February 06, 2013
Permitted use provided by: MajorLeagueFishing.com
After a legendary career that has seen Denny Brauer accomplish virtually everything an angler can accomplish in the sport of professional bass fishing, how does one of the elder statesman of Major League Fishing plan to go out and fish his first championship round?
By putting the blinders on, grabbing a flipping rod and going fishing.
That's Brauer's game-plan as the Jack Link's Major League Fishing 2013 General Tire Summit Cup competition comes to its final day on the 13,000-acre Chautauqua Lake in Western New York.
But Brauer notes that such fishing will come only after he's had a chance to run around the championship zone and see what is available via the 15-minute "Hot Round."
"That 15 minutes of riding around will be critical," said Brauer, who won both the Bassmaster Classic and the FLW Angler of the Year titles in 1998. "Hopefully I land right on top of them and get this thing going right."
Brauer believes that a good early start is really important in the final round, especially in light of the previous two rounds that he has fished at Chautauqua.
"I think it's critical to get off to a good start early," said the part-time Missouri, part-time Texas pro. "Both of the other rounds that I've been in, I haven't been able to do that and I've been scrambling from behind. This is one day that I don't want to be scrambling from behind.
"I want to try to get out in front and stay out in front."
Doing so could be more difficult for the sport's legendary jig-flipper: there aren't as many bass holding docks in this zone as compared to the previous ones.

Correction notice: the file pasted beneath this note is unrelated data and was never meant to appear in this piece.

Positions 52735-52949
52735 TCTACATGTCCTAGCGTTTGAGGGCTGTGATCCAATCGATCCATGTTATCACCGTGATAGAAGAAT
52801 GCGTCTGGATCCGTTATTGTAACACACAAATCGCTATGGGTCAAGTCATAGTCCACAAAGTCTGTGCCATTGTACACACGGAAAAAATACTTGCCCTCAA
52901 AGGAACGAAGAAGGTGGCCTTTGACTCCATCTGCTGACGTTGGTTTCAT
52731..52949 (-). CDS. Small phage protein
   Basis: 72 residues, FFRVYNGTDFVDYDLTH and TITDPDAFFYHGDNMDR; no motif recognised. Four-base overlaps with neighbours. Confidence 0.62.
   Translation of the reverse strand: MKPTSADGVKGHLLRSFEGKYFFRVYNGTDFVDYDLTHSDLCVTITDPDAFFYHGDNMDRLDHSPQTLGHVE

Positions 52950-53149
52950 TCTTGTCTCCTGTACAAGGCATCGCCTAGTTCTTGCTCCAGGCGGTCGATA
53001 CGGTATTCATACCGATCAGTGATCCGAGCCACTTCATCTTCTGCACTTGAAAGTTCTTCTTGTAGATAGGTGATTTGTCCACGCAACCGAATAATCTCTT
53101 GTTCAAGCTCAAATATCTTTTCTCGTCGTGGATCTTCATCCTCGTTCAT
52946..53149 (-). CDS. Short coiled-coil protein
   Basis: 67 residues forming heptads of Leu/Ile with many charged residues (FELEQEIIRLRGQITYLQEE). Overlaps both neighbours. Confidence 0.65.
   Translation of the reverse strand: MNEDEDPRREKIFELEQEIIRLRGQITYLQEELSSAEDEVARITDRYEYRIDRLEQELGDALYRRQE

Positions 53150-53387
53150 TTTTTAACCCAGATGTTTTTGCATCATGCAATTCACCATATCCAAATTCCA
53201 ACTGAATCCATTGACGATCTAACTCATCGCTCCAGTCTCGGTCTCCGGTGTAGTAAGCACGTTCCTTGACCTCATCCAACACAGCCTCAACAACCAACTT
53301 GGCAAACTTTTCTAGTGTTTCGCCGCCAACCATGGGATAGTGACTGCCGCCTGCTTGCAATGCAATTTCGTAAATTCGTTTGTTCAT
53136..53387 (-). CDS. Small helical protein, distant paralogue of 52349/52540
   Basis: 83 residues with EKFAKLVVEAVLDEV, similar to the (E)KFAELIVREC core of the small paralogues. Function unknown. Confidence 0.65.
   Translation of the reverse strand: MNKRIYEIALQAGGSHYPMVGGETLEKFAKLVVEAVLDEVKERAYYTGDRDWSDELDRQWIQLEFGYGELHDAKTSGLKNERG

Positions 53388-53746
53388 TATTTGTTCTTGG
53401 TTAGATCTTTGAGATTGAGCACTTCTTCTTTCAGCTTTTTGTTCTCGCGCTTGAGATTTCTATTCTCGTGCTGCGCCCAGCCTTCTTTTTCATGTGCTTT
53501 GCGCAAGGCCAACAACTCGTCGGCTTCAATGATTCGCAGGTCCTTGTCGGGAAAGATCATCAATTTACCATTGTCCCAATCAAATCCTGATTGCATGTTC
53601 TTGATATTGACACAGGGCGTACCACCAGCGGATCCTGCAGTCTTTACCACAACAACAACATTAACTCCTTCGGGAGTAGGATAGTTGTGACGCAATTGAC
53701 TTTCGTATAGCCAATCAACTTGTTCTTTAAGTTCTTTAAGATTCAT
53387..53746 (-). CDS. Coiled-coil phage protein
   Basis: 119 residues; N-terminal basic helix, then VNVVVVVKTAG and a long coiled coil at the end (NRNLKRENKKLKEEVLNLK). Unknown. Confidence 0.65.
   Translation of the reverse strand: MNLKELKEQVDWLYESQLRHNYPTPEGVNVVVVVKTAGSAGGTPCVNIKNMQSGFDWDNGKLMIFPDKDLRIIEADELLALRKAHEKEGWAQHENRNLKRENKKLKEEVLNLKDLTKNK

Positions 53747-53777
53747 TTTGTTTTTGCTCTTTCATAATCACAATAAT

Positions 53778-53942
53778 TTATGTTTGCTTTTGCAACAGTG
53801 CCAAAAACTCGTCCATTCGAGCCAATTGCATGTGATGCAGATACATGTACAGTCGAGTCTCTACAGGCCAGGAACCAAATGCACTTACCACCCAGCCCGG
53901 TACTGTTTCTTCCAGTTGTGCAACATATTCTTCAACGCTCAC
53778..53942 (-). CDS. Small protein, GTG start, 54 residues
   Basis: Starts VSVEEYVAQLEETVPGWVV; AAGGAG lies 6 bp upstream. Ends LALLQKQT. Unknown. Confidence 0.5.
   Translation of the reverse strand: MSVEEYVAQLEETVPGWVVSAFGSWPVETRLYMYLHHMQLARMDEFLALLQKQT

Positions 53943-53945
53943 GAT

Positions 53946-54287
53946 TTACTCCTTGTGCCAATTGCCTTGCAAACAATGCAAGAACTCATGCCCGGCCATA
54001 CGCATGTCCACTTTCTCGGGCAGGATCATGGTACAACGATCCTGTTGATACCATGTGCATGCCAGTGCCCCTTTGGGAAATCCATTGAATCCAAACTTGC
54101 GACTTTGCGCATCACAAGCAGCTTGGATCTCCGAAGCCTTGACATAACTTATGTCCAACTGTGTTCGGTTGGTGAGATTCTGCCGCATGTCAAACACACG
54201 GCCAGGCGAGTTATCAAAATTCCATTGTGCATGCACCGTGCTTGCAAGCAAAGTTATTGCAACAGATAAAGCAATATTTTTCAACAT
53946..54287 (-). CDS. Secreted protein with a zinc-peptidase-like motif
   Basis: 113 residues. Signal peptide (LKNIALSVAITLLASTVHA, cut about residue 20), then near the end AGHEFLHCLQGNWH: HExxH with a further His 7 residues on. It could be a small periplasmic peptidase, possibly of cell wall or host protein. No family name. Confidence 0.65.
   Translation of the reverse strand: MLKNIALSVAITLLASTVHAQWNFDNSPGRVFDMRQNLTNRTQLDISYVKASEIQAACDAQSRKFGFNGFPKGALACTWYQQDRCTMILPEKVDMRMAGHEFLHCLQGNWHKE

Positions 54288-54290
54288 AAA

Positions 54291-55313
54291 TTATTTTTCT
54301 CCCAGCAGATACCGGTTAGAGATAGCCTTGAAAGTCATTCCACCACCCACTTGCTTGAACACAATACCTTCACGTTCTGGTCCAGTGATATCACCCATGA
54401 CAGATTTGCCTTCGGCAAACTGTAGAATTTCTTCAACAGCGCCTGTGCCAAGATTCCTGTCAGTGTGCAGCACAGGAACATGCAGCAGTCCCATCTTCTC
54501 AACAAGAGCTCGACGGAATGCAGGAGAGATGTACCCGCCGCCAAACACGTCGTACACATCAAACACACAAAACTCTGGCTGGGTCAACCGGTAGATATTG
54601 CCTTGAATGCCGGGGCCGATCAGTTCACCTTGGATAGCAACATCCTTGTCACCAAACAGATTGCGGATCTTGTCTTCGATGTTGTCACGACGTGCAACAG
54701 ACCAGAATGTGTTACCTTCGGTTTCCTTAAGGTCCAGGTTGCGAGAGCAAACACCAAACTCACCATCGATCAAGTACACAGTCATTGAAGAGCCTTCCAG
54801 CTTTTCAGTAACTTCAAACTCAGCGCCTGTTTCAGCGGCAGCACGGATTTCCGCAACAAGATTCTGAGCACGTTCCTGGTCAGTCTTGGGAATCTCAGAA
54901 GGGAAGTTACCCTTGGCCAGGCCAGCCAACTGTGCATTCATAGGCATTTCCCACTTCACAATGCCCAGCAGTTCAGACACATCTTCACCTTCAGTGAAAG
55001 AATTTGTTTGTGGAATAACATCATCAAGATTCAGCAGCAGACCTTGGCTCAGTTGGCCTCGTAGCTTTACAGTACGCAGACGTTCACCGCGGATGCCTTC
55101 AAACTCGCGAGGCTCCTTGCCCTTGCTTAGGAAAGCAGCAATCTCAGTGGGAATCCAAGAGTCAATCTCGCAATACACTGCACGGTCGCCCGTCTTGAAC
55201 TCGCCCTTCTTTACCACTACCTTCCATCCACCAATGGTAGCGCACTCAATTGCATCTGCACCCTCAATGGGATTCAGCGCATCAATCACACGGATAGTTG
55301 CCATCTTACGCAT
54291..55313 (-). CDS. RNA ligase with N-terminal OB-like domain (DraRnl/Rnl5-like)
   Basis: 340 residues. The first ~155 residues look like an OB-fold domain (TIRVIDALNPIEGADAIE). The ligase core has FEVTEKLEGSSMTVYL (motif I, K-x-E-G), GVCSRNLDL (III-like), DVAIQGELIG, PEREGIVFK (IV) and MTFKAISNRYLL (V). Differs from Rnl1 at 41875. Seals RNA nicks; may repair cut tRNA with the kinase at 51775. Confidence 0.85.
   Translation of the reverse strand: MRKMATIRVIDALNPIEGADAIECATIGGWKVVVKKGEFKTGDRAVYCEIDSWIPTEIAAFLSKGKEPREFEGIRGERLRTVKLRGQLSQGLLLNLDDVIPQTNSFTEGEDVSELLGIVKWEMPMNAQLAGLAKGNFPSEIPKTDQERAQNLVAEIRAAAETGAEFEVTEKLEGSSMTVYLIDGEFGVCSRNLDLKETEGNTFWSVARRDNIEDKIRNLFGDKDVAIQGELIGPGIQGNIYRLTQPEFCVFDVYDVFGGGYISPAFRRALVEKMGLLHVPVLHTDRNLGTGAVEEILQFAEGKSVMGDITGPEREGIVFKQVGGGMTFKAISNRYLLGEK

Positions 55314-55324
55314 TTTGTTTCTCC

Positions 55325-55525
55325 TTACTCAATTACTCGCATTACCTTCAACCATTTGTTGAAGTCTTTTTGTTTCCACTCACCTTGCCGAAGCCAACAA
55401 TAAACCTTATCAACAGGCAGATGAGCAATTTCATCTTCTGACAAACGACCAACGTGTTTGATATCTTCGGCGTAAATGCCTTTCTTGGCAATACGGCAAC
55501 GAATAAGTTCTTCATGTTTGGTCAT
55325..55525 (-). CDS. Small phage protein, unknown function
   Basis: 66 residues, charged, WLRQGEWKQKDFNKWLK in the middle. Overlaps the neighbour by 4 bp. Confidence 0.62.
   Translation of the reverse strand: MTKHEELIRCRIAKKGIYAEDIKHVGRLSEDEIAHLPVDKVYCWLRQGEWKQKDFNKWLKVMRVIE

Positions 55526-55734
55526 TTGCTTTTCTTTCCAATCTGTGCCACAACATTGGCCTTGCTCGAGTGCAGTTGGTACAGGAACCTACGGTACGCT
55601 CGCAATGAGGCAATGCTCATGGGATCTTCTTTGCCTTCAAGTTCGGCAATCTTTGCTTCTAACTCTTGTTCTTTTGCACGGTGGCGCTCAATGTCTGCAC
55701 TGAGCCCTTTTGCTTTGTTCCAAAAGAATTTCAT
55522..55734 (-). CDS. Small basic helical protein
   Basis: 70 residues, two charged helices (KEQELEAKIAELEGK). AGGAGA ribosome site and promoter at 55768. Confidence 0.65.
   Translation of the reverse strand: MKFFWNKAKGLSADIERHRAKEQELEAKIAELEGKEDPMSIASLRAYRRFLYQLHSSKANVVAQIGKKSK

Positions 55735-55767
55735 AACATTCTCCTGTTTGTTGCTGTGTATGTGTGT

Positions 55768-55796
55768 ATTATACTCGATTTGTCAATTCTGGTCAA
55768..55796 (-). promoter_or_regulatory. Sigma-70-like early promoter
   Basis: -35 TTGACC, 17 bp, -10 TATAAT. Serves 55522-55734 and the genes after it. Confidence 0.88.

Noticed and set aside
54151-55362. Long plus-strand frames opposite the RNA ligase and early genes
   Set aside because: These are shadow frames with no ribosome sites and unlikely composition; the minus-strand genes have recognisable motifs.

Zone 2 (Championship Day 6)
Zone 2 is the premier bass area on Chautauqua Lake. Like zone 1, Zone 2 offers both shallow and deep water, with the deepest area of the lake off Lower Dewittville Bay. Some the finest lake front property is in Zone 2. For bass anglers, that means some great dock fishing action.
|Zone 2: 5.4 miles of shoreline, 2283 acres |
"I'll probably have to go flip grass (some) and do some different things," said Brauer. "But I'll just try to adapt as the day goes on."
Given its preponderance of vegetation, finding grass will not be hard on the lake or in this particular zone.
But finding the right spot in the fish holding grass, well, that could be another issue.
"That's the hard part in such a short period of time," admitted Brauer, the 1987 B.A.S.S. Angler of the Year.
"In a traditional tournament, you've got practice days and you'll drop a trolling motor and you'll go down the grass edges until you stumble into a bunch of fish. You'll GPS 'em in and that's where you'll concentrate come tournament time.
"(But) this is going to be like a practice day. We're probably going to fish a lot of dead water until we find that little magic spot in the grass.
"If you find it, you're a hero, if you don't find it, you're probably not going to get any bites."
Which is one reason why Brauer acknowledged that he doesn't plan to stray too far from what has brought him this far in the dance.
"Early on, I imagine that you can flip some docks and during the (heat of the day), there will be more fish that will get around those docks," said Brauer, who comes into this event with 17 wins and $2.57 million in career earnings on his B.A.S.S. resume.
"The negative is that once you get a lot of boat traffic, waves going up and down, and people on top of those docks, docks can become very, very hard to get bites on."
How will the leader board bouncing back and forth during the final - which will be aired on NBC, Saturday, Feb. 9 at 1 p.m. ET/noon CT - affect Brauer?
He says not much at all.
"Well, it's interesting to watch the leader board," said Brauer. "It kind of gives you an idea of how you're doing compared to the other guys.
"But compared to how you fish, it's really not going to change what I'm going to do."
After a career of doing the right thing on the water, setting the pace in a tournament, and letting the other guys adapt and play catch-up, there's no reason to expect anything else from Brauer in the finals.